For the past several months I have been documenting my work spent on a project with the Smithsonian’s National Museum of African Art. This project has essentially been the beginnings of a born digital documentary edition of the Warren Robbins papers, located in the Smithsonian’s archives. Over the course of this project, I have performed a number of tasks including visiting the archives and photographing many of the materials from the collection, building the digital infrastructure of the site, and adding content to the prototype digital edition – document transcriptions, images of objects of small biographical sketches. Many of these endeavors have been documented in previous blog posts.
While my virtual internship with the Smithsonian’s National Museum of African Art is coming to an end, I think it is important to detail some of the more recent changes to the project, challenges, and things that I have been able to take away.
One of the issues with presenting images of the individuals writing to and from Warren Robbins, is the fact that I was simply unable to find munch about them. Several of these individuals are/were prominent figures, but others like Alma M. Golden proved difficult to get a lot of or any information. This also proved to be an issue when writing the biographical sketches and lends to an argument as to why papers editions can be and are so important.
Another major issue was that of copyright. This proved to be an issue with both images but also which transcriptions could actually be presented. In regards to images, after discovering who an individual actually was, I realized that several were still living, or the photographers were still living, or that the image of them had rights associated with the group or organization that had published it. Without written consent, I really couldn’t produce many of the items that I found. Because of these limitations, I chose to use 3 images of silhouettes to illustrate women, men, and organizations. While not ideal, it does allow users to quickly, visually see the contrast of men, women, and organizations identified so far on the site.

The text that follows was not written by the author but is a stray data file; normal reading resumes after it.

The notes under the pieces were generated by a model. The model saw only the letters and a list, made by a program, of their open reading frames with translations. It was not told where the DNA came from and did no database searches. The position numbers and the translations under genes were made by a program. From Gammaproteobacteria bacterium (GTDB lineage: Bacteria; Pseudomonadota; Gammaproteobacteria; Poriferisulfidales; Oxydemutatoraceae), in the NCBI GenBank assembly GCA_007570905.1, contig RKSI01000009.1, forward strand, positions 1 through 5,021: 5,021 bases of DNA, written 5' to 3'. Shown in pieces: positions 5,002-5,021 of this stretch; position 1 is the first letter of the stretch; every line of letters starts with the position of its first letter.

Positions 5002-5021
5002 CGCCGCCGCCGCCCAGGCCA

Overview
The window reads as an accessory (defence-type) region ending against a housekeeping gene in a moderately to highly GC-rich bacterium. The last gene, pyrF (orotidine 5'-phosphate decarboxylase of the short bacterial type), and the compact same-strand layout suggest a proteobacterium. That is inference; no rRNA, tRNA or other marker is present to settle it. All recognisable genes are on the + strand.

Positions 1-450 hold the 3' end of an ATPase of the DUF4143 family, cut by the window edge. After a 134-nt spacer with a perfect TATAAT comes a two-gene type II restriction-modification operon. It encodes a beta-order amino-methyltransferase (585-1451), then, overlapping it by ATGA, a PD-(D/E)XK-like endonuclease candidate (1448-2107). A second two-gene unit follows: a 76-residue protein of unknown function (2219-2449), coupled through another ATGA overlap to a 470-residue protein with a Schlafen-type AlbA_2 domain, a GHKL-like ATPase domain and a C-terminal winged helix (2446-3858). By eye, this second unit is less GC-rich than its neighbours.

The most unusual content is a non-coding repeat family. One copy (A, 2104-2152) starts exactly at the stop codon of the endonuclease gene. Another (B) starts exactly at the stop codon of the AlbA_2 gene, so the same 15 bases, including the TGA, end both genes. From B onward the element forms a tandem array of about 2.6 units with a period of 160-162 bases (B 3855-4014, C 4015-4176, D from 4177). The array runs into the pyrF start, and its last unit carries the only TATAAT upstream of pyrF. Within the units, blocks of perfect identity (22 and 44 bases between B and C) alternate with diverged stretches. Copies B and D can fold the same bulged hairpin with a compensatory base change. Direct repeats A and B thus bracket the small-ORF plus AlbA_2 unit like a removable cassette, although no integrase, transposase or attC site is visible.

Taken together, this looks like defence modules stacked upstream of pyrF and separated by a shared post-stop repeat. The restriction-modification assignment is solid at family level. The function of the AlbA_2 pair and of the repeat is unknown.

Another issue centering around copyright was the reproduction of the text itself. It was one thing to reproduce the text that Robbins himself had written. However, the writer of a document or letter retains the copyright, meaning that in order to digital publish many of these documents would require the permission of the individuals themselves or the executor of their estates. Copyright and fair use was discussed throughout much of the coursework. However, having to put it into detailed practice really makes it stick. Dealing with historical editions from the Colonial period makes the issue of copyright much easier, however it was a good practical reinforcement for some of the future projects I hope to work on.
Many aspects of this project reinforced why digital public humanities as a whole is so important. People need to be able to access and use a variety of resources. Much of the research I attempted to do proved rather difficult because the resources just weren’t available. This project has so much potential to be expanded upon from including GIS coordinates for where the documents were written to and from, and the location of the individuals themselves, adding subject headings and keywords to pull out items thematically, and the inclusion of of exhibits to discuss the artists in more detail.